Prusa Research to Build 3D Printers in the US

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Prusa Research is set to establish the manufacturing of both filaments and 3D printers in the US. This move will enable it to cater to the US market more effectively with its excellent filament while also positioning itself to secure more US government contracts. Prusa bought Printed Solid in 2022 to handle customer service, repairs, and sales support in the states. This latest move means that the Prague-based firm can even better serve its US customers.

The US operation, located in Delaware, will have 30 employees compared to Prague’s 1,000, so it is still small, but this can change.

“Our goal is to become the largest manufacturer of 3D printers and filaments in the USA within a year,” Josef Prusa said.

A lot of the logic behind the move is to be found in manufacturing resilience and friendshoring, with Josef going on to say:

¨”In an era where 3D printing is becoming increasingly crucial for innovation and intellectual property development, we believe local manufacturing is essential for long-term prosperity and security. While recent years have seen a trend of offshoring production, we’re committed to reversing this by bringing manufacturing back to the region. Our approach is rooted in transparency and trust: our software is open-source and fully auditable, and now, our manufacturing facilities are open for visits. By localizing production, we’re not just reducing security risks—we’re fostering innovation, supporting local economies, and building trust in this transformative technology,”

David Randolph the CEO of Printed Solid stated: “We are thrilled to make Prusa products and customer service even more accessible and affordable to our customers here in the United States. At the same time, we are proud to be expanding our workforce and providing more job opportunities for Americans. By increasing our manufacturing capabilities here in Newark, Delaware, we are not only delivering high-quality Prusa products to our customers but also contributing to the local economy and supporting American workers.”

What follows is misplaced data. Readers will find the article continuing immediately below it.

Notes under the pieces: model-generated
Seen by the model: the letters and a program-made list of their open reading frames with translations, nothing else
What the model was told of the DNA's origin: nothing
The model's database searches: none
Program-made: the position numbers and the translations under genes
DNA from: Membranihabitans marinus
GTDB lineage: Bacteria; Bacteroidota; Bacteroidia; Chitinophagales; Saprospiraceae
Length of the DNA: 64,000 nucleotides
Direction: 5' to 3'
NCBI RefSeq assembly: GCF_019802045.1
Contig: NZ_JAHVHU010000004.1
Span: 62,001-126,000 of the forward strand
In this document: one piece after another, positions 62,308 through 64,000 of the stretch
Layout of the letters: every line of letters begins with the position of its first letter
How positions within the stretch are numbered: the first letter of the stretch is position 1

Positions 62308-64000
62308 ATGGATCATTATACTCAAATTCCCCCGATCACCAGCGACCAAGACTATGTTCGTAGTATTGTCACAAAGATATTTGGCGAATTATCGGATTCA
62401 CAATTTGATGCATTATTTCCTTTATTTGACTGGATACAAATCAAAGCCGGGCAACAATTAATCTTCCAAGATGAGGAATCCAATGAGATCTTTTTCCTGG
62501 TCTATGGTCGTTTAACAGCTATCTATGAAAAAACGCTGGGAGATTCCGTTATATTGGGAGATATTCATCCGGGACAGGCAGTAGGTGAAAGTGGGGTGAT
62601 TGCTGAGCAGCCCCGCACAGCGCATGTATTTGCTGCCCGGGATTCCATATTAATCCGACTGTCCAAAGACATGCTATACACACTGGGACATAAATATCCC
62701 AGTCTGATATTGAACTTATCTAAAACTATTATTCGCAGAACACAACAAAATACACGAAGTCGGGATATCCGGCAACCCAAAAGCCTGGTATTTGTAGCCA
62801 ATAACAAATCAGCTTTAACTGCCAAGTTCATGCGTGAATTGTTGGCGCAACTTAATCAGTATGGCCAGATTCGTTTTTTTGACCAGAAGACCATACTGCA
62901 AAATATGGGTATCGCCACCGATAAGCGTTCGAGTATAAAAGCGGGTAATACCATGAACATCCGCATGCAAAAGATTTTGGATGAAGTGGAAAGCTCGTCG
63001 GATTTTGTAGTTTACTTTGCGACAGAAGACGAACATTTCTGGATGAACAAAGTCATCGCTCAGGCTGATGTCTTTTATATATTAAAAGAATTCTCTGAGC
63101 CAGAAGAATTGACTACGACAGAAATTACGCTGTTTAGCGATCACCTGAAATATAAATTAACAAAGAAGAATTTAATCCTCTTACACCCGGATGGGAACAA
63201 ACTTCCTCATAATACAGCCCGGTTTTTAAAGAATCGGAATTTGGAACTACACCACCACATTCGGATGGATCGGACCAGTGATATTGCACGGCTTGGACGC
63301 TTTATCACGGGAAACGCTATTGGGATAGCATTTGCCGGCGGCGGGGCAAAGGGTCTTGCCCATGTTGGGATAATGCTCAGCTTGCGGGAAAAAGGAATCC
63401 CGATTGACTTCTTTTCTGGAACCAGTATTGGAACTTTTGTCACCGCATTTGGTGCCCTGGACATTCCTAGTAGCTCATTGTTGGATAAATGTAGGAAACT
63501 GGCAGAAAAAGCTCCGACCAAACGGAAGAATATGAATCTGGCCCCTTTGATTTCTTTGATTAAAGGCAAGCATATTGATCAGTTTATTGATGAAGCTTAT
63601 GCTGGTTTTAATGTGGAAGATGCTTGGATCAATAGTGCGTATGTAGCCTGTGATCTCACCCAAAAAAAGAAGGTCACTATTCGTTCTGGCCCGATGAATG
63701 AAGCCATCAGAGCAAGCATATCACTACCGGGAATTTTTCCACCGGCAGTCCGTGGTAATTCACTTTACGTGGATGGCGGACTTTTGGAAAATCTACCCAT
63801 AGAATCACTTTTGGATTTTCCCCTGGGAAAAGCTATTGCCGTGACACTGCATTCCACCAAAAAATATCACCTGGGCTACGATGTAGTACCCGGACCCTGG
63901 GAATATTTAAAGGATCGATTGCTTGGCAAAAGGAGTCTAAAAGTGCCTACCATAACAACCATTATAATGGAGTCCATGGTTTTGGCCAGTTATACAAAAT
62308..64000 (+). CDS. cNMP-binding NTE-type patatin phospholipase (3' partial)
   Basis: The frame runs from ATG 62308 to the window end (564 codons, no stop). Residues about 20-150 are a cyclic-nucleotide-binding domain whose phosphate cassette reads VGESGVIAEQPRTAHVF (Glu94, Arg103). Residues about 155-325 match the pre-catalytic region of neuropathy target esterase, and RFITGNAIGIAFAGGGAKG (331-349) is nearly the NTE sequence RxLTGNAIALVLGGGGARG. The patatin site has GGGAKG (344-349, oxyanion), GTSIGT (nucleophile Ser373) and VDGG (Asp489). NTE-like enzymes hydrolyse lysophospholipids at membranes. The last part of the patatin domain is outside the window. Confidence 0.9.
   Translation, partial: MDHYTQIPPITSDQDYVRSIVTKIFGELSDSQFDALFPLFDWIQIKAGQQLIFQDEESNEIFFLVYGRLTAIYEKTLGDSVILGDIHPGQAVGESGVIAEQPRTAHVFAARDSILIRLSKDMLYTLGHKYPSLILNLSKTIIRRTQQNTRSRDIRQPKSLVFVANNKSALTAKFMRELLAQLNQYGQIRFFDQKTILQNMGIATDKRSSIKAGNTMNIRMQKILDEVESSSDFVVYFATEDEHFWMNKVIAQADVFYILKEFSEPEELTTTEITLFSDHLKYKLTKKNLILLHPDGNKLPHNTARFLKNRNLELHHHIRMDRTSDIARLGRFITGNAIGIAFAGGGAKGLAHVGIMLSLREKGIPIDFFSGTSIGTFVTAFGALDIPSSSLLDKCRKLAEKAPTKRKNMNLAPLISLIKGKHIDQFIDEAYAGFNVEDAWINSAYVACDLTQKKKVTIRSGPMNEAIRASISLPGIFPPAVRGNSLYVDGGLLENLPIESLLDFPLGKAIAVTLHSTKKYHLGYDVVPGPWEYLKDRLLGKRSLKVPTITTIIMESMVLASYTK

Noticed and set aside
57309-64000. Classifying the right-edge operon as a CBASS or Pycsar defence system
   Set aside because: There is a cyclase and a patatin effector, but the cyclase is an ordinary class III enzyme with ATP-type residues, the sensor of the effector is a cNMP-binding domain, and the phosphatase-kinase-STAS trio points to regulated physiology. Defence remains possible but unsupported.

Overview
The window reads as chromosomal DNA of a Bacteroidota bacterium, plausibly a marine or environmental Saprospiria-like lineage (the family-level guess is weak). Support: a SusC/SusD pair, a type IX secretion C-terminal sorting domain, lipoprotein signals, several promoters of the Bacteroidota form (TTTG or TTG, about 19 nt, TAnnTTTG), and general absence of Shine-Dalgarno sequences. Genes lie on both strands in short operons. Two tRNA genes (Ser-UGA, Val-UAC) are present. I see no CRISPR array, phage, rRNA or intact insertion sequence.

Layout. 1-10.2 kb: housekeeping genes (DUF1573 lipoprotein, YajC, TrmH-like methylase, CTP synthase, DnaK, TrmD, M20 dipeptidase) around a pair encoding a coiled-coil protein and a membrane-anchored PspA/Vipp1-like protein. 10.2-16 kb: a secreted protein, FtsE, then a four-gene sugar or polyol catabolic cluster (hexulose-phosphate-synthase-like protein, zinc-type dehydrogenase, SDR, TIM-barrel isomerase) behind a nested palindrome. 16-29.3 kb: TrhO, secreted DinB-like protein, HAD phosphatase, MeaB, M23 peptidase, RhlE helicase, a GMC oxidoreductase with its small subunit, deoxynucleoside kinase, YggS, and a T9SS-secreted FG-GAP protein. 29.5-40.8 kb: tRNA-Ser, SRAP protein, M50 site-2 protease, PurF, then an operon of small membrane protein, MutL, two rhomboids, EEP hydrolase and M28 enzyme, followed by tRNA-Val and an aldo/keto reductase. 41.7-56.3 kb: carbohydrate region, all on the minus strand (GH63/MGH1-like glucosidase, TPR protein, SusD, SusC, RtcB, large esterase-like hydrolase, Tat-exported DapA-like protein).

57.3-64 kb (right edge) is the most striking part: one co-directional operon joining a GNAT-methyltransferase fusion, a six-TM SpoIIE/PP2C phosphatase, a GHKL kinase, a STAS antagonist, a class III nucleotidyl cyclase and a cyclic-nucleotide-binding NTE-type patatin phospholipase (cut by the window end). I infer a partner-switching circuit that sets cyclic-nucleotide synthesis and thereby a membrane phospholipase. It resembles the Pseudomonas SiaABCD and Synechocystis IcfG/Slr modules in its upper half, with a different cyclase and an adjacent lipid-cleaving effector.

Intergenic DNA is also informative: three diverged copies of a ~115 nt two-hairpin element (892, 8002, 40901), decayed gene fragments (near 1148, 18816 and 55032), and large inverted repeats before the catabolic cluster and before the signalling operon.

This month, the company will start manufacturing MK4 3D printers in the US. Subsequently, it will also produce filament and offer repair services there. The company aims to source more components in the US as well. Recently, Prusa has introduced a new industrial delta printer, suitable for PEI and PEKK, and released enclosures for the XL and mini printers. The XL printer itself is a much more sophisticated device with multiple tool heads.

Prusa’s designs have led to millions of printers. The Prague team is maniacal about quality and QA. The printers they make are really very good. However, Bambu Lab’s full-on assault on the industry is hurting them, as it is everyone else. The move to the US is a good one because it allows the company to better support universities, print farms, and industrial firms. Prusament filament is also excellent and reasonably priced. A move into more industrial filaments such as PEI and other high-performance materials will generate significantly more revenue in that market.

I really do believe they could become the biggest vendor of filaments in the US, displacing a lot of low-quality Amazon filament and hurting other producers like Keene and Polymaker. Tight tolerances and good performance make it my favorite filament. So, a limited US move seems like an excellent strategy.

 US Government Work

The move could indeed help Prusa sell extensively to universities and pick up more print farm business. Increased service and local support could attract a lot more customers. While many people are considering Bambu printers for print farm work, and others use Creality and similar brands as near disposable machines, Prusa’s reputation for quality and service might offer a compelling alternative. Larger firms still favor their Ultimakers, and Prusa has not yet conquered the enterprise market, but this move appears aimed at catering to enterprise customers.

In industries such as aerospace, Bambu is not an option due to fears that the printers will harvest files and other information. This creates a significant opportunity for Prusa to serve the US military and government directly. The group of US-made printers includes brands like Gigabot, Markforged, Ultimaker, Filament Innovations, Fusion3, Juggerbot, and Lulzbot, making up a small grouping. Prusa could make substantial inroads in areas like expeditionary printers and producing jigs and fixtures for aerospace.

Additionally, if Prusa wanted to scale to tens of thousands of machines quickly, expanding into Ukraine might offer a quicker path to relevance and profitability, given the country’s reliance on desktop machines to produce tens of thousands of drones per month.

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